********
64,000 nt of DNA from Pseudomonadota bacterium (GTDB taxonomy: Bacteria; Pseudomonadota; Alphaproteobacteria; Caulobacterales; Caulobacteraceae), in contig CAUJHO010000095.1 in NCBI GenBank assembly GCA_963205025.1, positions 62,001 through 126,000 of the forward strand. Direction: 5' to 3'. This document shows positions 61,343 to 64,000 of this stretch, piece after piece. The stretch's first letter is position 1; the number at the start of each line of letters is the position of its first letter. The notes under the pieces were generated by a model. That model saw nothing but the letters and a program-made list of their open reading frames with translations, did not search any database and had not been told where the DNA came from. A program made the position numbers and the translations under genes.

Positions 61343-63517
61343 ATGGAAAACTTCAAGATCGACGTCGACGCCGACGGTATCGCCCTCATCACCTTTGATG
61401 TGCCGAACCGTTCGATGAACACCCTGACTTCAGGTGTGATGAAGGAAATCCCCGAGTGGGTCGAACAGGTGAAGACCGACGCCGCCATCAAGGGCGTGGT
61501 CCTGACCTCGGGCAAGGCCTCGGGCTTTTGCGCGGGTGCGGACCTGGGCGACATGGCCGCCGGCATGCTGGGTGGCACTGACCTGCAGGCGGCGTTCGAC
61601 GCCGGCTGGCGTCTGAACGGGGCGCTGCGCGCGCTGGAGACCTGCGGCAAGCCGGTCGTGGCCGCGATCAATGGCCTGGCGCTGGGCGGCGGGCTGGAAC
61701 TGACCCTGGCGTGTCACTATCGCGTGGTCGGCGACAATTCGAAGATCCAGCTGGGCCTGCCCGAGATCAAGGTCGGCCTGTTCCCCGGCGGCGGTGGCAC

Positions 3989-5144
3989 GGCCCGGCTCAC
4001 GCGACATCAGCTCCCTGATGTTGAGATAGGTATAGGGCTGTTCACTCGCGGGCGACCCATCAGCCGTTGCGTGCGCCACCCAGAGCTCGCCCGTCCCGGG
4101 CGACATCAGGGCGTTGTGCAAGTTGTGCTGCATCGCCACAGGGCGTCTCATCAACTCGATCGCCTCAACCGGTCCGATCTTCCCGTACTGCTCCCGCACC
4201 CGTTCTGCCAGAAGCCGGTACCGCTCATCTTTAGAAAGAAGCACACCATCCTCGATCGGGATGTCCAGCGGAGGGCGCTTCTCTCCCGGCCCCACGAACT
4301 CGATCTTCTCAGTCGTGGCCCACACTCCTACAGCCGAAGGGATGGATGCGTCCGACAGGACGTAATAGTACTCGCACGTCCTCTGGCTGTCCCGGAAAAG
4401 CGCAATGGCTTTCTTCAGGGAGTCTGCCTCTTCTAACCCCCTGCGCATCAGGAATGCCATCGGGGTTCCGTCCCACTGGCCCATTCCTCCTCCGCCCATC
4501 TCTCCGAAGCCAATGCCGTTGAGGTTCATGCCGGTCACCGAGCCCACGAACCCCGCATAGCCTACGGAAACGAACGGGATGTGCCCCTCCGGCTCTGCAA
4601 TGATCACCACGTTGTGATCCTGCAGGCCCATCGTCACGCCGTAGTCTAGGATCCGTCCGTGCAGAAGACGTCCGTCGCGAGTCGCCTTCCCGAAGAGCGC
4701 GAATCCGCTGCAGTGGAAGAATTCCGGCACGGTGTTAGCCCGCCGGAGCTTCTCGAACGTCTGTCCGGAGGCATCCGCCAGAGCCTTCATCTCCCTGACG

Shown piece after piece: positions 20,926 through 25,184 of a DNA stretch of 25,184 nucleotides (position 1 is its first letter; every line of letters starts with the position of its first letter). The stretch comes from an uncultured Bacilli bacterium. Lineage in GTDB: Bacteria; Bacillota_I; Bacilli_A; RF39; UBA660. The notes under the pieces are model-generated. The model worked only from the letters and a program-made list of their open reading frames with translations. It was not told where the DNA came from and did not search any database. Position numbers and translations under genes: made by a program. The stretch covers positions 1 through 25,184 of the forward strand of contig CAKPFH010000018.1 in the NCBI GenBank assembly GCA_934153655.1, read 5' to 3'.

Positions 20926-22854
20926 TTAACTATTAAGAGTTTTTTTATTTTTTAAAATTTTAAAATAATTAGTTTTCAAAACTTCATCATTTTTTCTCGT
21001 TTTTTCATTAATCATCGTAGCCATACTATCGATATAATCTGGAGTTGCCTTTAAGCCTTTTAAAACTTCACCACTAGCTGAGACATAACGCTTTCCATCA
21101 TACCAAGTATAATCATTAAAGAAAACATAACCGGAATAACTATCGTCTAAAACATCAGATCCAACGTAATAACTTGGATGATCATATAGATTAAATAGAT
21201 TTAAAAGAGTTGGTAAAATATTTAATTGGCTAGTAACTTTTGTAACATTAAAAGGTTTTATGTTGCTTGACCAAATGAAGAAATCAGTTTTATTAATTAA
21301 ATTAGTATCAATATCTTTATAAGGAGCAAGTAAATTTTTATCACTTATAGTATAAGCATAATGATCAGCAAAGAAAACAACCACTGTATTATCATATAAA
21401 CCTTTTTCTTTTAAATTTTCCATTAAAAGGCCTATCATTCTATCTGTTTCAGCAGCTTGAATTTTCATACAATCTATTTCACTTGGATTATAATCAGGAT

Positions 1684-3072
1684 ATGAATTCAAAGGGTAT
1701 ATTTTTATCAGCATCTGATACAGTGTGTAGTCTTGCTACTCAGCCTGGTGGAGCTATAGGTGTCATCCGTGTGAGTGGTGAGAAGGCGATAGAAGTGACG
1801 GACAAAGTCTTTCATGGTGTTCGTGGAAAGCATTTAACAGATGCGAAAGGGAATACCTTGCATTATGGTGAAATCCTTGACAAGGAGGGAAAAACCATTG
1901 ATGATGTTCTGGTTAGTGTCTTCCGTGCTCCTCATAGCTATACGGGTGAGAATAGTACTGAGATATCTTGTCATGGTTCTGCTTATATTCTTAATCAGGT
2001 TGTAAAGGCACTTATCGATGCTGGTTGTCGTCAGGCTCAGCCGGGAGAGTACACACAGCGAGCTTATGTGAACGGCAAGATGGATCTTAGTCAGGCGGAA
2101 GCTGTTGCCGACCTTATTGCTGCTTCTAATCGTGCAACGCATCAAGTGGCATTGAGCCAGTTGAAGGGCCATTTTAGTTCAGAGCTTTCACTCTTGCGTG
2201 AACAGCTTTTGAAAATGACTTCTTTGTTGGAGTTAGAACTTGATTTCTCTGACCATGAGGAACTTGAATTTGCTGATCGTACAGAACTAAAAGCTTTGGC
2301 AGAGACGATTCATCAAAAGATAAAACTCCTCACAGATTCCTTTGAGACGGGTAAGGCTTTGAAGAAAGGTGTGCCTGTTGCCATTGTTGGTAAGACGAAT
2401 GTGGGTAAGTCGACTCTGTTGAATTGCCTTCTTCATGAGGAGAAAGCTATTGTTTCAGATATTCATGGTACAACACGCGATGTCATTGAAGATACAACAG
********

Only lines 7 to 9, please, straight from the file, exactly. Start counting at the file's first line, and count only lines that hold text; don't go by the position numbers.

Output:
61701 TGACCCTGGCGTGTCACTATCGCGTGGTCGGCGACAATTCGAAGATCCAGCTGGGCCTGCCCGAGATCAAGGTCGGCCTGTTCCCCGGCGGCGGTGGCAC

Positions 3989-5144
3989 GGCCCGGCTCAC